Building a Team

This post describes, in part, the effects of a degenerative neurological condition called Huntington’s Disease. Any negative behavior on the part of my wife should be attributed to that condition. Any negative behavior on the part of myself should be attributed to my need for God’s ongoing grace.

If you would like to read our story from the beginning, you can start here: How We Got Here…

The word for this week is “fading,” because that is what has been happening to Janet. Her speech is growing even softer and less distinct, and in general she is more withdrawn. On the other hand, there have been a few positives along the way. For example, she has agreed to start taking a medicine that the doctor prescribed several weeks ago, but then refused to take. (I mentioned it in an earlier post.) So far, she seems to be tolerating it well and it is definitely helping with her chorea.

Thanks to the new meds, she is sleeping more, and seems (finally) to understand that she can’t just get up and walk around the house whenever she wants. The other night she went to bed much earlier than normal. About 0 dark 30 I went down to get a drink of water and found her sitting on the toilet, unable to get up on her own. God only knows how long she had been there. She hadn’t used her walker, so she didn’t have her phone with her, and she couldn’t call for help. A large chunk of the problem is that the last time she fell she bruised a rib, and transitioning from one position to another is painful for her. In any case, I have a medical alert system ordered and I’m waiting for it to come in.

She is also craving human contact beyond just Frannie and me. Unfortunately, everyone is so anxious to “protect” her…

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It’s common for caregivers to feel like they are all alone, like a frontier explorer. However, the situation is seldom so bleak – or at least it doesn’t have to be. The other day I saw a post online:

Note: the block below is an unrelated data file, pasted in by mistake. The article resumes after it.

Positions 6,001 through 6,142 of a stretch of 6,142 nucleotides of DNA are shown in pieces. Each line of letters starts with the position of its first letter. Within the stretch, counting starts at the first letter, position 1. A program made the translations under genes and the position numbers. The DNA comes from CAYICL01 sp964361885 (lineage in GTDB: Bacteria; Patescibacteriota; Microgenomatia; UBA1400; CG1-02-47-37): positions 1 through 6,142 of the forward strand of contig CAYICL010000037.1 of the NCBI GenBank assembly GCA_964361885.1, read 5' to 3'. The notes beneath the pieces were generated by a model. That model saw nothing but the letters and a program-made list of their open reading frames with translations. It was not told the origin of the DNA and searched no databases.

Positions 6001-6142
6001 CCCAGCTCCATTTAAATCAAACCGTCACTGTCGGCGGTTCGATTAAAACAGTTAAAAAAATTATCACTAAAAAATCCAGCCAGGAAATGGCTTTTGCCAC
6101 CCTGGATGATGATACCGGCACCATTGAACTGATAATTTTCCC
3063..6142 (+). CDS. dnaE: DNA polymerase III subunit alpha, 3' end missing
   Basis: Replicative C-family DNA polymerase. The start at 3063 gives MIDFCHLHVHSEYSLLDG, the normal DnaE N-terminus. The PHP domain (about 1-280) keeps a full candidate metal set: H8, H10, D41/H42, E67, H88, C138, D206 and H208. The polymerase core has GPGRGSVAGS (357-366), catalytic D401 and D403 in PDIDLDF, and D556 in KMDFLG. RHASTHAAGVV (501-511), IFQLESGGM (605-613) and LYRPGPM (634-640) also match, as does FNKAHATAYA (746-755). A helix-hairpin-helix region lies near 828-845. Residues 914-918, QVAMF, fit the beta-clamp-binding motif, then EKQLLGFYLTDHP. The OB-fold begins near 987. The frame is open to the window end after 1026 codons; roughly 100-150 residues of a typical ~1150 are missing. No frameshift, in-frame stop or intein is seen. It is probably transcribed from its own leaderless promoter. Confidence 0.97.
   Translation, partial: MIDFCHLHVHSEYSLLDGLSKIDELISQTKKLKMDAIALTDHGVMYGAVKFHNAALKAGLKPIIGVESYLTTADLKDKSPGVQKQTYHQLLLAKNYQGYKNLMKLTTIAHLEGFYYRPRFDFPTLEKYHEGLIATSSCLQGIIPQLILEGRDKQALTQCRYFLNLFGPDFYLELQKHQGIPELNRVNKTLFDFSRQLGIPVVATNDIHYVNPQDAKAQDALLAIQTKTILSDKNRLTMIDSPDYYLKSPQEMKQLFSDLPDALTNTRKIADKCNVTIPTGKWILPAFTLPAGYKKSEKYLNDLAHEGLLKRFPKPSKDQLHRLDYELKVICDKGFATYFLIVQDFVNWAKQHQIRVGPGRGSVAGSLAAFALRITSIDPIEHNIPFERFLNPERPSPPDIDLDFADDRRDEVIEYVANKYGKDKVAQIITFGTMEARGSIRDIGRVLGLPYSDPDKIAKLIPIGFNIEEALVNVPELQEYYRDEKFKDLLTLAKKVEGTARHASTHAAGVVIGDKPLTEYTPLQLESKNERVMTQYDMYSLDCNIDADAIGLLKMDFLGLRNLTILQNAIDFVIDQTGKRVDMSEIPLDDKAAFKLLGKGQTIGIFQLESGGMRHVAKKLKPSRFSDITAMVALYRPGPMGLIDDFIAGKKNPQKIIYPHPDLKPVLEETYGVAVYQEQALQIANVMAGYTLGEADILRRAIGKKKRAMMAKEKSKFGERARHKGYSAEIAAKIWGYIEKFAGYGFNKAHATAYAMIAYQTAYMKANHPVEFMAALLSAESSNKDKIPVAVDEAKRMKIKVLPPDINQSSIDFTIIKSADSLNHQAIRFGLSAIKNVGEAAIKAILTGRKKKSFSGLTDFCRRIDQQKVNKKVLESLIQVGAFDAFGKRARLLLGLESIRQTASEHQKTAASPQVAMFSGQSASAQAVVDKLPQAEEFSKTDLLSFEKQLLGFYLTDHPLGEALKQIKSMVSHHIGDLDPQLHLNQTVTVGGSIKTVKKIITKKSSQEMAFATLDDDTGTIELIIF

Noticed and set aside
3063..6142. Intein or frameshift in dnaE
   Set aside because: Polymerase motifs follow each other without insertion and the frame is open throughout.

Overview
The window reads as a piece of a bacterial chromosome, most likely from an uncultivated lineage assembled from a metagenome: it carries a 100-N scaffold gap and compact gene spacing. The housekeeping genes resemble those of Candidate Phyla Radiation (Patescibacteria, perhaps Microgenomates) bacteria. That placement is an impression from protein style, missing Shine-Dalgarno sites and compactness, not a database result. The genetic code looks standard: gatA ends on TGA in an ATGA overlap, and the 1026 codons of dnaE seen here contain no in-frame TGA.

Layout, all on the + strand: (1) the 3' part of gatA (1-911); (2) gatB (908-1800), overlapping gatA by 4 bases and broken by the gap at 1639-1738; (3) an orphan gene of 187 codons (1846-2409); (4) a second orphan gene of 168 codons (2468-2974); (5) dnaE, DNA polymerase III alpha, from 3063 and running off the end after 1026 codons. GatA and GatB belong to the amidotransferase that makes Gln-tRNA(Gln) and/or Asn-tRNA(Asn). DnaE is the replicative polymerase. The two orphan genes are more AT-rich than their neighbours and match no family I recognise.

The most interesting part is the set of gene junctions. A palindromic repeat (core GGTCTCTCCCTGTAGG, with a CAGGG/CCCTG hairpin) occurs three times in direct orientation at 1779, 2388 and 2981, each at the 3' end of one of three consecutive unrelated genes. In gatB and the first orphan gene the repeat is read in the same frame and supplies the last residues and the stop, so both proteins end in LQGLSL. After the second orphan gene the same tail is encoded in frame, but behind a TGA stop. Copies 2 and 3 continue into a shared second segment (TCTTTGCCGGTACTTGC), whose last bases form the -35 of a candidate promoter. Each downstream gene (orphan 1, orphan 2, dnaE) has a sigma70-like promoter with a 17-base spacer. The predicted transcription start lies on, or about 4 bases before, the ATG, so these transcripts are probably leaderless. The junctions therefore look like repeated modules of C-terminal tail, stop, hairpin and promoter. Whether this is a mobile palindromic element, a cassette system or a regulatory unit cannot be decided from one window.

I have read that, “It takes a village to raise a child.”
So I was wondering: Do they just show up, or is there somebody that I need to call?

In the same way, caring for a loved one suffering from dementia is definitely a “team sport.” Sometimes people just show up in your life and sometimes it takes a bit of team building. However, before we get into that topic too far, there is one more thing we need to consider: how “attractive” it can seem at times to be a lone wolf.

The truth is, sometimes people have a hard time letting go and asking for help. Although this condition may be more common among men, I have read stories of both husbands and wives resisting letting someone else do “their job.” One big place where this feeling can arise is when it becomes clear that the loved one they are caring for needs to make the move into a full time nursing facility. I have heard people say things like they feel they are “deserting” their spouse, or letting them down, or breaking a promise.

First, I would say to the caregivers that you are not deserting anyone, or letting them down, or breaking a promise to them – or for that matter, to God either. At some time or another, if your loved one lives long enough they will reach a point where you can no longer care for them. I’m so sorry, but that is just the truth. And when that point comes, your job will shift (but only slightly) from caring for them, to making sure that they have the care they need. One type of advocacy is as important as the other.

Second, if you are reading these words as the one who is being cared for, please start a conversation with your caregiver now, today. Let them know that you realize that someday you will reach a point where they can no longer care for you. Then together, figure out what they are to do when that time comes. Don’t forget to let them know that, whatever may come in the future and no matter what some “future version” of you may say, you trust them and believe in them. Unfortunately, Janet and I didn’t do that and it has made things so very much harder. Please. Learn from our mistake.

So back to team building…

I suppose the first thing to consider is what is a “team” anyway? Obviously, it is a group of people, but more to the point, a team is a group aligned on the same goal. But even more than that, the goal needs to be the right one. Once in a job interview, I was asked if I was a “team-player” and I said, “Depends. Is the team running towards the right set of goalposts?” While there is undoubtedly a lot of bad news in the world of chronic illness, there is one bit of good news: the goalposts are clearly marked.

At one end of the field is a set of goalposts bearing a beautiful banner emblazoned in gold with words proclaiming the intent to provide the best care possible physically, emotionally, and spiritually. At the other end of the field is a goal festooned with a bedraggled, dirty rag bearing a few scrawled words announcing the intent to do just the minimum to “get by.” If you are running towards the first goal, please keep reading, but if the second goal looks attractive, feel free to leave at any time. I am sure that upon reflection, you will see that you have already done far more than is absolutely needed. Of course there is that whole “Do unto others…” trope; as well as the very real possibility that you might, in your old age, fall into the clutches of someone who believes like you do now. But suit yourself…